Nurses gain empathy and insight when they assume the role of a patient.
Four years ago, I was involved in an accident and have been living with chronic pain ever since.
Different sources define pain as being chronic either after 3 months or 6 months, or if it lasts longer than expected for an injury.
As a patient I can tell you that after about a week I really thought I couldn't continue to live with the pain I was in.
Four years and endless search engines later, I look at the phrase 'living with chronic pain' and think that I stopped living with chronic pain a long time ago. Existing? Just about. Surviving? I'm really trying. Coping? Sometimes. Living? Sure doesn't feel like life to me.
Four years ago I rode my horse, drove my motorcycle, and successfully competed in karate tournaments. Now I get some serious thrills if I sleep four hours straight. I have gained 40 pounds due to decreased activity.
Gardening used to be my passion, my therapy, my pride. Now I have flower beds full of weeds and gardening falls into the category of an activity I tell my physical therapists I'd like to be able to do again.
One of the young men in my chronic pain support group cuts himself in order to briefly forget about his chronic pain. I have not done that but I completely understand why he does.
In 4 years, I have tried every traditional and alternative course of action from acupuncture to yoga. Surgery will be my last resort and I will be opting for it soon. I know there are no guarantees and the thought that the pain could remain or get worse terrifies me.
Both my parents were raised on dairy farms so I have grown up with the basis that life isn't fair and that there is no such thing as calling out sick - just plugging away. If I had been raised any differently I honestly do not know if I would be alive right now.
As a behavioral health nurse I heard patients say it isn't that they wanted to die, they just could not go on feeling the pain they were in. I know all too well exactly how they feel.
Last week I was having an exceptionally bad night. I had taken all the medication my physician prescribed and some zinfandel I prescribed myself.
I know as a nurse that combining NSAIDs, muscle relaxers, narcotics and alcohol isn't recommended; as a patient I can tell you it wasn't even taking the edge off that night.
Distraction wasn't working. Heat wasn't working. Stretching wasn't working. I ended up lying prone on my bed with my left arm hanging off, left knee tucked under my chest, head on three pillows facing to the right and cried.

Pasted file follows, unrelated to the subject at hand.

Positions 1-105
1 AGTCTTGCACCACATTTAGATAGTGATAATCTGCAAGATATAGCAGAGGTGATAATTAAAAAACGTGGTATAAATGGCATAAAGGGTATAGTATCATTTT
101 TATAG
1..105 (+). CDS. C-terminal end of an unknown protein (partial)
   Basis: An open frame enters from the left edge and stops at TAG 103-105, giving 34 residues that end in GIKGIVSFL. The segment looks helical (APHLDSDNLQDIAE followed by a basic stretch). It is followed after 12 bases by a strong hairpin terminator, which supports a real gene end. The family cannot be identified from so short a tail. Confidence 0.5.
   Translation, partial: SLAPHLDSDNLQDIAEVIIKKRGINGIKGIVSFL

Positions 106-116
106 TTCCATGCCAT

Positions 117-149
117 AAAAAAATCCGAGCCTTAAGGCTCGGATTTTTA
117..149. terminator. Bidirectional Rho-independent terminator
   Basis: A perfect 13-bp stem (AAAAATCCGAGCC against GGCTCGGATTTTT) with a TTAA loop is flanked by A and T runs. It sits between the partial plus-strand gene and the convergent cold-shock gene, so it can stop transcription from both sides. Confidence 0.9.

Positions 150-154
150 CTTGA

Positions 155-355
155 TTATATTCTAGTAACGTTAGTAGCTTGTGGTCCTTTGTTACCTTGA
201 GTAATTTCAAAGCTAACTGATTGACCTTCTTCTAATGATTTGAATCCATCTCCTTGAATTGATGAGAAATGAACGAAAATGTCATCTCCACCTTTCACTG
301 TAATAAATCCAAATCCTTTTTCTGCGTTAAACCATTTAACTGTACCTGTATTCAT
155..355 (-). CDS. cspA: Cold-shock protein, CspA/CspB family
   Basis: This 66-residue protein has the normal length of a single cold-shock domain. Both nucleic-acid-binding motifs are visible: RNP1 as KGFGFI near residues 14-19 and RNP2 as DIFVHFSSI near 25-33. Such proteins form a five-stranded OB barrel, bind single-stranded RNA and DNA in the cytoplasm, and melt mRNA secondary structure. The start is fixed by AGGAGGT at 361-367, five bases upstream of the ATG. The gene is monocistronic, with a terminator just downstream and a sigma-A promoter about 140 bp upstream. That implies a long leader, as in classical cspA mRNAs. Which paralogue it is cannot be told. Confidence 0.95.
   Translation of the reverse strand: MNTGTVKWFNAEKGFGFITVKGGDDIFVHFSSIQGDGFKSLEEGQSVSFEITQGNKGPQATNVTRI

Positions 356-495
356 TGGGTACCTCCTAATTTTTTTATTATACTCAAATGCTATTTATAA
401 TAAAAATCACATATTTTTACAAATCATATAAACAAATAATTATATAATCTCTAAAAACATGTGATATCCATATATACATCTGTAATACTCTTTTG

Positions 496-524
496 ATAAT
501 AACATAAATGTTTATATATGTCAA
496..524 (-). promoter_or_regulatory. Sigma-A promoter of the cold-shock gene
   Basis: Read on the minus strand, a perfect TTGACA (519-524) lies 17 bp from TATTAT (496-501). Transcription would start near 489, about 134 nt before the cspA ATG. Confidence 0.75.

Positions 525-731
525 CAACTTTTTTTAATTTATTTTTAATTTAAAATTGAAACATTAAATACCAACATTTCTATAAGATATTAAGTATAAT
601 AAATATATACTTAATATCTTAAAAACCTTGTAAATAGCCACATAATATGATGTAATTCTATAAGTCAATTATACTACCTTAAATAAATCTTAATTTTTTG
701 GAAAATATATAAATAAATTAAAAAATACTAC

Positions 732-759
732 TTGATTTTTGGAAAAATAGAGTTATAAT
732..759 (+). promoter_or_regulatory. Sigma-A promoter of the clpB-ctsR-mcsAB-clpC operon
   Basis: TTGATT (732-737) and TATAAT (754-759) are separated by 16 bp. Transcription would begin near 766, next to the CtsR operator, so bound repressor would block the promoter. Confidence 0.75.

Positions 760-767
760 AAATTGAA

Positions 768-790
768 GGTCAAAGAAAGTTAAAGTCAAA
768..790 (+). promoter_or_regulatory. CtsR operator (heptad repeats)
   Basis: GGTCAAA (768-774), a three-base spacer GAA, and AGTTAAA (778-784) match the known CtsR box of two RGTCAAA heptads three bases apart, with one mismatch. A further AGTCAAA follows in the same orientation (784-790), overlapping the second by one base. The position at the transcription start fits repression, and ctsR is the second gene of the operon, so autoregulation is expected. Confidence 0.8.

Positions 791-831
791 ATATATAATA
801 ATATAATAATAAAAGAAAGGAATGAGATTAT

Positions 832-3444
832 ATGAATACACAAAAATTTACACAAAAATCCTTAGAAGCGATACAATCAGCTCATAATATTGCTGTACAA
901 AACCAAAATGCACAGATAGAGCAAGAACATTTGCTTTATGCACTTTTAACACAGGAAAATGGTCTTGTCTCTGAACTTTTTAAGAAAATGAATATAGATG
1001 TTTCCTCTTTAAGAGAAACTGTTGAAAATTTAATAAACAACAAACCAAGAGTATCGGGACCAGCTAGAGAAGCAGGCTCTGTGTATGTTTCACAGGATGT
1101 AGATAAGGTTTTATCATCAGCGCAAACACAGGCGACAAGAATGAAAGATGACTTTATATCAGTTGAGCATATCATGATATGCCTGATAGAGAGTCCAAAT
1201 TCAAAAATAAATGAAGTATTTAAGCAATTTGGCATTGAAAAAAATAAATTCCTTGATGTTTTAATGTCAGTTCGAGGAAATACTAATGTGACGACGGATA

That's how I 'lived' with chronic pain that night.
Everyone wants you to describe your pain. It feels like my back and left hip are twisted, being wrung out like a towel while being squeezed in a vice grip. But the worst part is the nerve pain, like a raw nerve tied in a knot dipped in acid and set on fire while a tiger uses my nerve for a scratching post.
I have seriously considered taking a hacksaw and amputating the entire left side of my body. Oddly, I haven't been to a facility yet that had a checkbox for that.
I concluded long ago that the phrase 'living with chronic pain' was an oxymoron, that whoever coined the phrase was probably treating it and not experiencing it. After countless treatments, medications and therapies that just took the edge off, I resigned myself to inevitable surgery.
I also started typing 'chronic pain forum' and 'chronic pain support groups' into the search engines.
No one in my life understands the daily struggle to function while in pain, not my family or friends or healthcare providers, and I am grateful for that and I hope none of them ever experience chronic pain. The support groups I have found online have been a Godsend.
To be able to talk, even virtually, to someone having the same physical and emotional feelings has made a difference. There are patients younger than me, housebound, in more pain than I can imagine: and everyone is there for each other. Many of the groups have hotlines and referrals for more information. I wish I had connected with the support group I am in sooner.
My online username for my support group is StillHoping13.
I am still hoping my chronic pain comes to an end. I am still hoping all patients with chronic pain get the treatment, support and relief they need. If all you have left is hope you grab on with both hands and desperately cling to it.
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